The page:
Any time there is a long throw-in or corner kick on the soccer pitch, chaos can ensue.
Monday night’s playoff-like varsity boys soccer contest between Salem and Plymouth boiled down to such a sequence — the Wildcats found the back of the Rocks cage with just 1:30 remaining in the second half for a 1-0 victory.
Anthony Iacopelli hurled the ball from the right sideline in the Salem end of the Plymouth-Canton Educational Park varsity soccer stadium and it flew into the 18-yard box in front of Salem netminder Karson Gregory.
Beating his man to the ball was Plymouth standout forward Jayden Huxtable, who flicked it over to the left post where teammate Dylan Dwyer beautifully headed it into the goal.
“I just flicked it on, it was a great job by him (Dwyer), it was great positioning,” Huxtable said. “Everything was done well by this team. We had a great game. Just back of the head (by Dwyer) into the top corner.”
According to Salem head coach Scott Duhl, the deciding play was “classic high school stuff, long throws, you throw it in the box, it’s no different than a corner kick or a free kick. anybody can score on that stuff. It’s good experience for our group, we need to be better in those moments.”
Salem, the first-place team in the KLAA Central Division, fell to 7-3-1 overall with the loss.
“I don’t know if it was about being open,” Duhl explained. “They went to the ball and we kind of froze and thought we were going to win the ball.
“It deflected and then they scored on the rebound. guys just didn’t collapse, they didn’t go to the ball, simple as that. We stood around while they went and won the game.”
Plymouth head coach Jeff Neschich said it was “a game that could have gone either way, hard-fought game by both teams.”
The Wildcats improved to 6-1-0 overall, according to the KLAA website.
Neschich noted a spectacular stop by his goalie, Damon Favero, that kept the KLAA Kensington Conference crossover game scoreless long enough for his team to earn the victory.
With about seven minutes to play, dangerous Salem forward Nick Massey cut in tight from the left side of the box and ripped a shot that Favero was able to jump up enough to get a hand on.
The ball glanced off the crossbar and the Rocks tried to punch in the rebound only to be denied by Favero and his defense.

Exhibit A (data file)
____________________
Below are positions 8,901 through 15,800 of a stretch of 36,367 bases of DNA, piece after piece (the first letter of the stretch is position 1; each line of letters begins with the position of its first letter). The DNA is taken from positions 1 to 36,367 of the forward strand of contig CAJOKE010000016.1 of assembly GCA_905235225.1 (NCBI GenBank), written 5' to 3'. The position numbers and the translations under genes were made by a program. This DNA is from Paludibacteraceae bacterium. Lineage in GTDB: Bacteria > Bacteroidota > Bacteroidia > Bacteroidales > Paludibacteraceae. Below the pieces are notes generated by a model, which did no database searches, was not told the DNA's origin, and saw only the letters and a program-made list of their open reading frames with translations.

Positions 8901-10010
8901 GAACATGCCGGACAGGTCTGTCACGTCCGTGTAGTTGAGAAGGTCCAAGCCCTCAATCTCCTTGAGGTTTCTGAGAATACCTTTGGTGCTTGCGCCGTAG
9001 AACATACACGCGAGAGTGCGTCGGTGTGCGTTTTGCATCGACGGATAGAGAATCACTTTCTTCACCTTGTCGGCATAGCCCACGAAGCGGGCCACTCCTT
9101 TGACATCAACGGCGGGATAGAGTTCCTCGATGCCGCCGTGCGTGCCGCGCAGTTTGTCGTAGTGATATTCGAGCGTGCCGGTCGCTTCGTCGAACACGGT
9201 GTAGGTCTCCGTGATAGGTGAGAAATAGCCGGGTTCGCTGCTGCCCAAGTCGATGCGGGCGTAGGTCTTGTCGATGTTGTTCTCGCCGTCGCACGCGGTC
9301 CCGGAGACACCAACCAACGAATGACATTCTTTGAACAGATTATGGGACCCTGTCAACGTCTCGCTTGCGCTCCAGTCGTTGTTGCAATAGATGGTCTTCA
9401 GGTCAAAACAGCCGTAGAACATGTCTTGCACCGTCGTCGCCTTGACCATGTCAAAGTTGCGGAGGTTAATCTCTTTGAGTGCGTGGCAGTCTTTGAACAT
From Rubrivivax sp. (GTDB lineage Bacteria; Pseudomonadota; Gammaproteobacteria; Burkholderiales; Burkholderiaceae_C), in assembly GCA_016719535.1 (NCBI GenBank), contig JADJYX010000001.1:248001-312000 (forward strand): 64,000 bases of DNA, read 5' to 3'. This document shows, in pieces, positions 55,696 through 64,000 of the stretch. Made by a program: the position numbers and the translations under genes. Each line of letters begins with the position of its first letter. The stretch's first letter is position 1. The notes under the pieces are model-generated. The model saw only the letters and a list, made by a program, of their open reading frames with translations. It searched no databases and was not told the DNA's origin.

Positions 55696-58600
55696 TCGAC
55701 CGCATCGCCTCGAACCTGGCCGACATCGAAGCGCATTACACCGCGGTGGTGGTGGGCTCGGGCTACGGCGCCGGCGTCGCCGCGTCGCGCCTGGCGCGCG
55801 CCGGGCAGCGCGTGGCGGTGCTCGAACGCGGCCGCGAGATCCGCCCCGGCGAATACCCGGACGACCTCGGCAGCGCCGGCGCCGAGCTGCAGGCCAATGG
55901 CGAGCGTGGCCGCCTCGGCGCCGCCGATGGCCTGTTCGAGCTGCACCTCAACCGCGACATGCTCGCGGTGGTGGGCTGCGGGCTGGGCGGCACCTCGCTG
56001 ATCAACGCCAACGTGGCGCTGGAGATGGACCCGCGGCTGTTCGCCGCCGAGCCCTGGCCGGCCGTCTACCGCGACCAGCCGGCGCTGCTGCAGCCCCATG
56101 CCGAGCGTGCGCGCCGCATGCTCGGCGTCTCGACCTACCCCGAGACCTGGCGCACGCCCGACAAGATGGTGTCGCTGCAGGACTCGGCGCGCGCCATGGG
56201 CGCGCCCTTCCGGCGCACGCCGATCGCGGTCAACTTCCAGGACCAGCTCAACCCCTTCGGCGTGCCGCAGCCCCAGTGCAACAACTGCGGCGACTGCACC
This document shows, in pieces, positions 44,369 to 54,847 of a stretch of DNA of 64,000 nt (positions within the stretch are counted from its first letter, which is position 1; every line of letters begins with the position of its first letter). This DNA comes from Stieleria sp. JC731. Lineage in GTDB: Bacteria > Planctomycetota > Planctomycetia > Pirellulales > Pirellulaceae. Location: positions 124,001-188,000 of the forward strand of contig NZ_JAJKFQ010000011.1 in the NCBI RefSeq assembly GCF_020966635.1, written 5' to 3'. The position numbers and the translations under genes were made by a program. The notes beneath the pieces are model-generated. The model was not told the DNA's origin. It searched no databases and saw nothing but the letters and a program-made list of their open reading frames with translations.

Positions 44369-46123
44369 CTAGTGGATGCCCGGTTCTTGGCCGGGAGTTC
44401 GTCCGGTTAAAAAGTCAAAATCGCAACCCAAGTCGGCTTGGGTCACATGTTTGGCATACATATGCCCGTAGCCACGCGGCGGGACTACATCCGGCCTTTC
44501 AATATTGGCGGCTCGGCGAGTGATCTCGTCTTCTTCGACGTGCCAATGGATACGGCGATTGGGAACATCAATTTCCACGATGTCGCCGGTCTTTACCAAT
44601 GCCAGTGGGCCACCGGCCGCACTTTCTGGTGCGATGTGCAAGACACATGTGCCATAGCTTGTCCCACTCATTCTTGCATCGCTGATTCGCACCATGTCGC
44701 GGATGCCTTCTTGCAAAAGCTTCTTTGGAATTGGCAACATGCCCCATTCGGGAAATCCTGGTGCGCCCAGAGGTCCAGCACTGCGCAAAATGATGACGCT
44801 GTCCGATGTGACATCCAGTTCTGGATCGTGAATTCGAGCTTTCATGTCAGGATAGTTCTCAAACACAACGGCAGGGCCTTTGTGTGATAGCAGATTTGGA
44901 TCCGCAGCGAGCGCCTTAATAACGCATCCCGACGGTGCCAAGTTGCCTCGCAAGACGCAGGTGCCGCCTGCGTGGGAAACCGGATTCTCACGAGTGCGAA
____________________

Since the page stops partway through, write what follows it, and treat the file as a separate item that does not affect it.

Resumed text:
“Huge save, they had about three opportunities in a row to score there,” Neschich said.
Also coming up big in goal was Gregory, particularly on Huxtable’s free kick from about 30 yards out with 4:40 to play.
Huxtable’s laser beam of a shot was ticketed for the top-left corner, but Gregory dove to his right and batted the ball aside.
A factor for the Wildcats emerging victorious was shadowing Salem’s speedy offensive threats such as Massey and Max Kummer.
“Nick’s a really smart player, I play with him during club,” Plymouth center-back Van Nguyen said. “Just keeping him in front, I just don’t let him get past you because he’s got speed. Just got to contain him.
“… We’re working together, staying connected, our mids did good work checking back, keeping the ball in front.”
Neschich pointed to the job Nguyen and Andrew Liakos did in the back as instrumental in holding Salem off the scoreboard.
“I think our two center-backs did a great job, Andrew Liakos and Van Nguyen,” Neschich said. “Our outside-backs put initial pressure on them but I think those guys cleaned up for the outside-backs.”
Kummer said it was frustrating to lose on a late goal.
“I thought we played hard we just couldn’t connect as a team very well,” Kummer said. “… We fought hard through the game, we just couldn’t close it out.”
Thrilled with how his team did just that was Huxtable, who brings a lethal combo of speed and power to the field.
“We’ve done it more than once,” said Huxtable, about how the Wildcats came through in the clutch. “Against Brighton we scored with five minutes left in the game, we were down a man the whole game.
“We just like to persevere through it, that’s what I love the team for doing.”